It’s happening but don’t get angry!
In recent years, albeit infrequently, ESPN and other networks have pulled their basketball announcers from venue to studio. Earlier, it was a practice networks only resorted to for overseas events; circumventing travel costs and higher setup fees.
This past college basketball season, less than 1% of ESPN’s broadcasts (37 of approximately 4,000 games) were produced in this manner according to spokesperson Kimberly Elchlepp. ESPN labels the practice remote integration which for basketball broadcasts has been limited to ESPNU or platforms other than ESPN and ESPN2.
When doing so, ESPN shifts much of the production, announcers included, from site to studio. The network says that cost savings are invested in newer and more streamlined equipment which in the long run will enhance the overall viewer experience.
But when play-by-play announcers were first asked to call homegrown basketball from the studio, they bristled. Mike Patrick who recently left ESPN made his strong feelings clear on these pages, “I did one game from a studio. Anyone who says the quality doesn’t suffer should be selling used cars.” ESPN will tell you that studio technology has vastly improved since Patrick’s experience some years ago.
Last January 21st on ESPNU, Anish Shroff and Cory Alexander were seamlessly calling a Virginia win over Wake Forest in Winston Salem. As I recall now, they never mentioned the fact that they weren’t at the venue and frankly there was no reason to suspect otherwise. But after the game, Virginia coach Tony Bennett was interviewed at courtside; standing alone and fielding questions from Shroff and Alexander in the studio. It was eye-popping. Not bad, just odd!
Accept these facts:
- Broadcasting from a studio that has the needed bells and whistles is an upgrade for many NBA and NHL announcers who have been steadily relegated to impossible vantages in arenas.
- It’s an issue for football too. Some broadcasters are now assigned booths in the corners of end zones where they are often forced to call plays off monitors. It’s awful.
- Courtside and midfield are ideal but only the top national television networks will survive the deportation of announcers to the nosebleeds.
- Radio has little bargaining power at all and television isn’t far behind. Ratings for English language winter sports are minuscule and there’s little demand for advertising.
- Listenership to foreign language wintertime radio broadcasts is microscopically tiny and the poor souls who calls these games are assigned locations that might as well be outside the arena. Still, like sheep to the slaughter, they trudge night after night to unworkable locations to do the best they can.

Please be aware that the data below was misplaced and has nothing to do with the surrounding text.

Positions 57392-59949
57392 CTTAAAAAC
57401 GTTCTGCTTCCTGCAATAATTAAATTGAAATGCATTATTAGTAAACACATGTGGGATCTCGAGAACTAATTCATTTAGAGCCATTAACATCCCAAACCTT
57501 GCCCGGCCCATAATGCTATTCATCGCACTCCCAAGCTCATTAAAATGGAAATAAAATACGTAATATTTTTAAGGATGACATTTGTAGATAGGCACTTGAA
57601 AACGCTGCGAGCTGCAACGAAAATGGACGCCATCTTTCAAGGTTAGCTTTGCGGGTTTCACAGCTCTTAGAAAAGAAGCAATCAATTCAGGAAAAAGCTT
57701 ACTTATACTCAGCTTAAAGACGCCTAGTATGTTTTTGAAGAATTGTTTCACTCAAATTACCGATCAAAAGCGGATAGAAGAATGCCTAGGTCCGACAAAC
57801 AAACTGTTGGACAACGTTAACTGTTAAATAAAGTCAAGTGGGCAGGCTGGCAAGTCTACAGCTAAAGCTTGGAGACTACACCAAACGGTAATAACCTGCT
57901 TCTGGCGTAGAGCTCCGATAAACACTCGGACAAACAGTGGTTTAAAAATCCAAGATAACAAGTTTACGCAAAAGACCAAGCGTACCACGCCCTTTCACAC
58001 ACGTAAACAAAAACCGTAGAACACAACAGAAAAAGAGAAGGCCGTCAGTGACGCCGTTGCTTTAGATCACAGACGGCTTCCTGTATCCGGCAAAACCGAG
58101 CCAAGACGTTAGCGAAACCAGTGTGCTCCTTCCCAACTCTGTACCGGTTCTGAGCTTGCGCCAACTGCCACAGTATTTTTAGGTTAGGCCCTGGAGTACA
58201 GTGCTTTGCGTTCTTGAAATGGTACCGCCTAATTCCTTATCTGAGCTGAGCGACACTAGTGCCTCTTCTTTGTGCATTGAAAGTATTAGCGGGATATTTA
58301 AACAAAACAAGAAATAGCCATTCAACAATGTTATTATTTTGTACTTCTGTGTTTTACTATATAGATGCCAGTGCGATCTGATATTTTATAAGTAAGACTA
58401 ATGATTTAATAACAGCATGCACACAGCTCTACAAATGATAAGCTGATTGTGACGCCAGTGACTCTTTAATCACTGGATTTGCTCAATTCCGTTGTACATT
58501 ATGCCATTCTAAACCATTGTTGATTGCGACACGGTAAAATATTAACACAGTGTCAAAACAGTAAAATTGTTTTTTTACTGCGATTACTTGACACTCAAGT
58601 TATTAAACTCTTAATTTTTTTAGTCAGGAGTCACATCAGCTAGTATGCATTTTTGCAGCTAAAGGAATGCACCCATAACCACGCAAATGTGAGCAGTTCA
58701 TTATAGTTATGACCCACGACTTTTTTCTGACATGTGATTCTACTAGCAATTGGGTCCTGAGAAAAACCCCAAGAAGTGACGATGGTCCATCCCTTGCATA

- This is not the1940s when Red Barber and others recreated out-of-town baseball games by putting creative flesh on strips of skeletal ticker-tape. No additional tools, just a creative imagination!
- Walk into the ESPN studio today. You’ll find bright, large, magnificent screens with brilliant resolution. Views are available from multiple camera positions. Bose-like quality headsets give announcers unimaginable stereophonic sound, a virtual feel of being in the best seat in the house. In addition, there is also the convenient immediacy of stat and replay monitors.
- A few years ago, Bob Picozzi broadcast a triple overtime game from ESPN’s studio. A buddy of his, an ex-coach, texted him to say that he sounded great. Bob replied, asking whether he realized that they were in the studio. The buddy was shocked. Color man Tim Welsh said the only thing he missed was the energy of an arena before a game. Yet, Welsh said that he had full access to coaches and others to be perfectly prepared.
America is the richest country in the world, due in large part to the efficiencies and cost savings that were first spawned by mass production, then automation and later technology.
Look around. Cameras are being developed to follow the ball automatically; good for production costs, bad for cameramen. They’ll go the way of the elevator operator and the milkman. Down the road, AI might usurp microphones from announcers altogether. It could happen.
Former broadcaster Barry Kipnis compared his difficulty calling a football game from a ground-level car to describing Macy’s Thanksgiving Day Parade from the subway. Well, the nosebleeds or end zone locations might as well be the Herald Square subway stop beneath Macy’s flagship store
Noah built the ark when it was sunny.
In the studio, announcers might actually see the ice, court and field! Don’t fight it.
These productions save a lot of money and work fine with the production crew because the producer/director team is in the truck, not in the arena. It really doesn’t change what they do. But the announcers are the ones who lose the most. They need to talk to assistant coaches, etc to get intel for the audience. And they need to convey the feel of the arena. The only way to do that is to be on site.
First…the concept of broadcasting live from the studio might be a more
recent event, however, when I worked at KTLA Channel 5 in sports in the
early 1980’s, the station had the rights to UCLA football and
basketball…the games carried were on tape delay at 11 pm that night
and one game, I believe was at Colorado, in which the game was shot and
taped at the game site…then the video tapes were flown back to LA and
the station ran them with Joe Buttitta doing play by play with a color
analyst calling the action from the set of nightly news…so you had a
‘live calling’ of a ‘tape replay of the game’….
Second…better planning by espn with regard to announcers can put them
live at the games, especially on the east coast – it’s called
Got this from the NBA’s commissioner Adam Silver after he read this article:
“As you probably know, we’ve done this for some of our international
games and we continue to look at new ways to improve our broadcasts.”